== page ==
14. 14. 1.7.1 AuditorsFor the purpose of this study, auditors refer to “external” auditors or also known as the“financial statement” auditors. External auditors are the individuals who work for an auditfirm that is completely independent of the company they are auditing (Leong, Coram,Cosserat& Gill, 2001)1.7.2 Audit software1.8 Organization of the ThesisThe thesis is structured as follows: Chapter Two reviews relevant literature related to thetechnology adoption in audit practices. Specifically it presents a comprehensive criticalreview of the evolution of audit technology, the development of auditing standard pertainingto the adoption of audit technology in audit practices, the impact of audit technology adoptionon the individual performance. The chapter then investigate existing literature on technologyadoption theories particularly the history of Technology Acceptance Model (TAM) andUnified Theory of Acceptance and Use of Technology (UTAUT) model.Chapter Three presents the research framework and hypotheses development. This chapterdiscusses the components of the research variables, the operationalization as well as themeasurements of the variables, and lastly the proposed hypotheses.Chapter Four highlights the research methodology adopted in this study. The chapter starts bydiscussing the rationale for adopting quantitative survey as the method of the present study.The chapter proceeds with the discussion of the research design for Study One followed bydiscussion of Study Two. Basically, the discussion is concentrated on the participants, datacollection method, the questionnaire and variables development, pre-testing andoperationalization of variables in questionnaire. Validity and reliability measurement alsodiscuss as part of instrument development procedures. The chapter finally discusses thetechniques adopted for data analysis. Analysis of Variance (ANOVA) technique using SPSSis used for data analysis in Study One and Structural Equation Modelling (SEM) using AMOSis used for data analysis in Study Two.Chapter Five details down the data analysis and report of Study One. It consists of three mainsections, which are the preliminary analysis, hypotheses testing and discussion of findings.The preliminary analysis reports results related to the descriptive statistics of the sample,normality and reliability analysis as well as factor analysis. The correlation analysis of the 14
  15. 15. independent and dependent variables is also reported in this section. The results of thehypotheses testing using multiple regressions analysis is reported next.Chapter Six details down the data analysis and report of results of Study Two. It consist offive main sections; descriptive statistics, measurement model, structural model, hypothesestesting and discussion of findings. CHAPTER 2 LITERATURE REVIEW2.1 IntroductionThis section discusses literature pertaining to the scope of present research. Section 2.2discusses about the technology adoption and auditing, specifically, the definition, historiesand evolution of auditing software, modules and auditing application. Next, section 2.3discusses the individual performance as a consequence of audit technology adoption. Section2.4 presents a review of the determinant factors of audit technology adoption as per UTAUTmodel. This section also discusses the ….. and experience that play a role as moderatorvariables.2.2 Technology AdoptionThe technology adoption domain is a well researched area in the information system.Research in this area has explored topics such as the adoption of mobile banking (Zhou et al.,2010), internet banking (Foon and Fah 2011; AbuShanad and Pearson 2007; Tan and Teo2000), the use of websites (Schaik 2009), electronic commerce (Grandon and Mykytyn2004), software application (Davis et al. 1989; Mathieson 1991), e-mail usage (Szajna 1996),telemedicine applications (Chau and Hu 2001) and computer usage (Compeau and Higgins1995).In term of definition, technology adoption is defines as the decision to accept, or invest in, atechnology (Dasgupta, Granger and McGarry 2002).……….Technology adoption has been studied at two levels; the first is at the organizational level andthe other is at the individual level. Oliveira and Martins (2011) reviewed theories for adoptionmodels at the firm level used in information systems (IS) literature and discussed twoprominent models; diffusion on innovation (DOI); and the technology, organization and 15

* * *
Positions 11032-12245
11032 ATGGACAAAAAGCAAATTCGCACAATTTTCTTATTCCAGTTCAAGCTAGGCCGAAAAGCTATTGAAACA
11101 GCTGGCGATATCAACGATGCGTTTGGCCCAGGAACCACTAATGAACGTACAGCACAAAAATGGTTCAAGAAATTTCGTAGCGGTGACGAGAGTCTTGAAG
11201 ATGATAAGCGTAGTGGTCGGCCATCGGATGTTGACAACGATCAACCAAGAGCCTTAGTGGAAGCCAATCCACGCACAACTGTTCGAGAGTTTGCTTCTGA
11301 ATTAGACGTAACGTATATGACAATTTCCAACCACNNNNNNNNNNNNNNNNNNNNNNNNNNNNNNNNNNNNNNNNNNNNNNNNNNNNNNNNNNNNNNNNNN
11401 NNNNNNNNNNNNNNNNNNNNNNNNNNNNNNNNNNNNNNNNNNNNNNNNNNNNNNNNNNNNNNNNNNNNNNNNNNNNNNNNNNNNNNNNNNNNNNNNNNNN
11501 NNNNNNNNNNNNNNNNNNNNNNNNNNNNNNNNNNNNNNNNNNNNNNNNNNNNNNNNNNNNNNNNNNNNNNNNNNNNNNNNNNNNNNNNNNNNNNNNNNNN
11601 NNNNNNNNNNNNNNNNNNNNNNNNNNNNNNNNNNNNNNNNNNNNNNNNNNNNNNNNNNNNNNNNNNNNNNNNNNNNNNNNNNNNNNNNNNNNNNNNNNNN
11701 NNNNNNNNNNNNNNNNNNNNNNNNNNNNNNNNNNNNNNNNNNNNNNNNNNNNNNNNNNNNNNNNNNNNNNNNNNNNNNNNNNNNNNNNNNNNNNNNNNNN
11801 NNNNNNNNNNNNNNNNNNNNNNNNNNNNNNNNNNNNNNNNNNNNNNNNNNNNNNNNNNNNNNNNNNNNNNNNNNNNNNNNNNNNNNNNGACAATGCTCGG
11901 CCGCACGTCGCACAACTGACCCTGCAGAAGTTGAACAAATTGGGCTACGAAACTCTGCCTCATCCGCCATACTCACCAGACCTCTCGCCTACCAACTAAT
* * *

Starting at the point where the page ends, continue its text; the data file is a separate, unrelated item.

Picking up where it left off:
16. 16. environment (TOE) framework. This study was motivated by the fact that there are not manyreviews of literature about the comparison of IT adoption models especially at the firm level.Since most studies on IT adoption at the firm level are derived from these two theories(Chong et at. 2009), such reviewed of the literature on these models aims to fill the gap.At the individual level, the emphasis of the analysis is on the acceptance of the technology.The Technology Acceptance Model (TAM) proposed by Davis (1989) has explainedacceptance of information technology. TAM states that and individual‟s adoption ofinformation technology is dependent on their perceived ease of use and perceived usefulnessof the technology. This model has been used and tested, and at a times modified, to study theadoption of a number of different technologies in the past decade (2.2.1 Standards and regulation of Technology Adoption in AuditingMany business at present use computers to process their transactions, the auditing professionhas been faced with a need to provide increased guidance for audits conducted in an ITenvironment. Various authoritative bodies, such as the American Institute of Certified PublicAccountants (AICPA) and the International Federation of Accountants and the InformationSystems Audit and Control Association (ISACA), have issued standards in this area to beobserved by their members in performing an IT audit (Yang and Guan, 2004). The followingsub sections explain the development of the standards relevant to technology adoption inauditing.2.2.1.1American Institute of Certified Public Accountants (AICPA) Standards.Auditing Standards Board (ASB) is the senior technical body of American Institute ofCertified Public Accountants (AICPA) designated to issue pronouncements on auditingmatters. The ASB was formed in October 1978 and is responsible for the development andpromulgation of auditing standards and procedures known as Statement on AuditingStandards (SAS) to be observed by members of the AICPA. The AICPA code of professionalconduct requires an AICPA member who performs an audit (the auditor) to comply with thestandards promulgated by the ASB. The auditors are expected to have sufficient knowledge ofthe SASs to identify those that are applicable to them and should be prepared to justifydepartures from the SASs. 16